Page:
The fees for the licensing program are as follows:

  • $62.50 for license
  • $21.88 for license amendment
  • $40 for National Police check
  • $20 ASIO security assessment applies if you have not completed an ASIO security assessment through WorkSafe.

The WorkSafe license is valid for 5 years, and can be renewed after then.

Licensing of Blasters in Missouri

It is only licensed blasters that are allowed to use explosives in Missouri and many U.S. states. Without a valid blaster’s license, you cannot load, fire explosives, or direct another individual to do so.

If you must blaster without a license, it must be done under the supervision of a licensed blaster.

There is a standard examination for blasters pursuing a license, which must be taken after the individual has completed an approved training course for at least two years. Approval of training courses for blasters is done by the division.

The blaster’s license expires three years from the issuance date. Qualification for renewal includes provision of documentation of completing eight hours of approved explosive-related training.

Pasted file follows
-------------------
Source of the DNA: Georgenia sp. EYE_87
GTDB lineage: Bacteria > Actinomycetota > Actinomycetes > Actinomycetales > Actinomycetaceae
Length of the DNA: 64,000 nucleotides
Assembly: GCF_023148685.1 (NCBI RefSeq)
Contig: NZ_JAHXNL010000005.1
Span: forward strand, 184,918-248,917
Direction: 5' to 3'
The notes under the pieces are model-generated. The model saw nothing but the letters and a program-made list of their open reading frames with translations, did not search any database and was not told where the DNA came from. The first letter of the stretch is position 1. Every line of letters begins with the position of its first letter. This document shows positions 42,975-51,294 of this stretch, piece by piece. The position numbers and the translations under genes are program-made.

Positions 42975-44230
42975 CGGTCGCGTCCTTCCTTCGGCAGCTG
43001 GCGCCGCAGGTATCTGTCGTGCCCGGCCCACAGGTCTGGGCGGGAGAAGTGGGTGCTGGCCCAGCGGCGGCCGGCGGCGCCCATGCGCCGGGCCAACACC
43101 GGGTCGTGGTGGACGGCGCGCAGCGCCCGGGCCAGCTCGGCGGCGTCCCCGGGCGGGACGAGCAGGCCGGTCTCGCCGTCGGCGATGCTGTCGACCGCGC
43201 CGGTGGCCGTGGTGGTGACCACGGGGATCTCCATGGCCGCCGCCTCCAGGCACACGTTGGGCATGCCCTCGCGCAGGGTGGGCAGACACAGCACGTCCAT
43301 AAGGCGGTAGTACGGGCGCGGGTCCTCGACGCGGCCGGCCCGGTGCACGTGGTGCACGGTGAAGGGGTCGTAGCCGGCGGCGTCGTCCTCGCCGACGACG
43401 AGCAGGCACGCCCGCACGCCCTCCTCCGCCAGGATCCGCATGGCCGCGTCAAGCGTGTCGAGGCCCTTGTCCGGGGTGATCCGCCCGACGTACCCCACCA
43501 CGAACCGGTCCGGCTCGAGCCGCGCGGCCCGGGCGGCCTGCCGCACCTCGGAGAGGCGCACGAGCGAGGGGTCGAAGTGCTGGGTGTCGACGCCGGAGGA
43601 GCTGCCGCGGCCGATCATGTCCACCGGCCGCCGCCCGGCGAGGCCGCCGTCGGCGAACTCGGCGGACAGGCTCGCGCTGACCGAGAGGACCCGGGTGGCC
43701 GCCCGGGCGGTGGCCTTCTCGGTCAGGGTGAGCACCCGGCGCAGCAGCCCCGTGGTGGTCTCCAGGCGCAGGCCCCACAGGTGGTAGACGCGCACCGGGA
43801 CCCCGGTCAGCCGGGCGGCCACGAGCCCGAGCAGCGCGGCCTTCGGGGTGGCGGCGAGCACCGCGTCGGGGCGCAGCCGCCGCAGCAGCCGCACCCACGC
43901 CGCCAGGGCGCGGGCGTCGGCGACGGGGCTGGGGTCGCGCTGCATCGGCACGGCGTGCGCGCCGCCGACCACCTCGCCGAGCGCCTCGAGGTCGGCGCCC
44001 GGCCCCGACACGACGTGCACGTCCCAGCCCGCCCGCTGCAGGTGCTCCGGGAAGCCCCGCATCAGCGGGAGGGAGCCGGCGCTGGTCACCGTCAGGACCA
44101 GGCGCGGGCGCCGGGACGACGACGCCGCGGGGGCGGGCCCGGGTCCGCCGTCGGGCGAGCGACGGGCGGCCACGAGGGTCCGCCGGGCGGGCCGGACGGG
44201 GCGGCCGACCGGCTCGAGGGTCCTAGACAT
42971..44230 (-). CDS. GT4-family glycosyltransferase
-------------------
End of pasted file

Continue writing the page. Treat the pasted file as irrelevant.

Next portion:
Blaster Duties and Responsibilities

Here is a list of major duties and responsibilities performed by blasters:

  • Delivery of blasting equipment and explosives to blasting site
  • Assembling equipment, explosives, blasting cap, primer
  • Loading performing gun with explosives
  • Using hoist, rope, or hand to load certain amount of explosives into blast holes
  • Climbing with rope and safety harness to plant explosive charge inside or outside buildings
  • Lighting fuse
  • Dropping detonating device into well
  • Connecting wires to firing device
  • Activating device to set blast off
  • Cutting primacord
  • Attaching primer to the end of cord
  • Laying primacord between rows of charged blast holes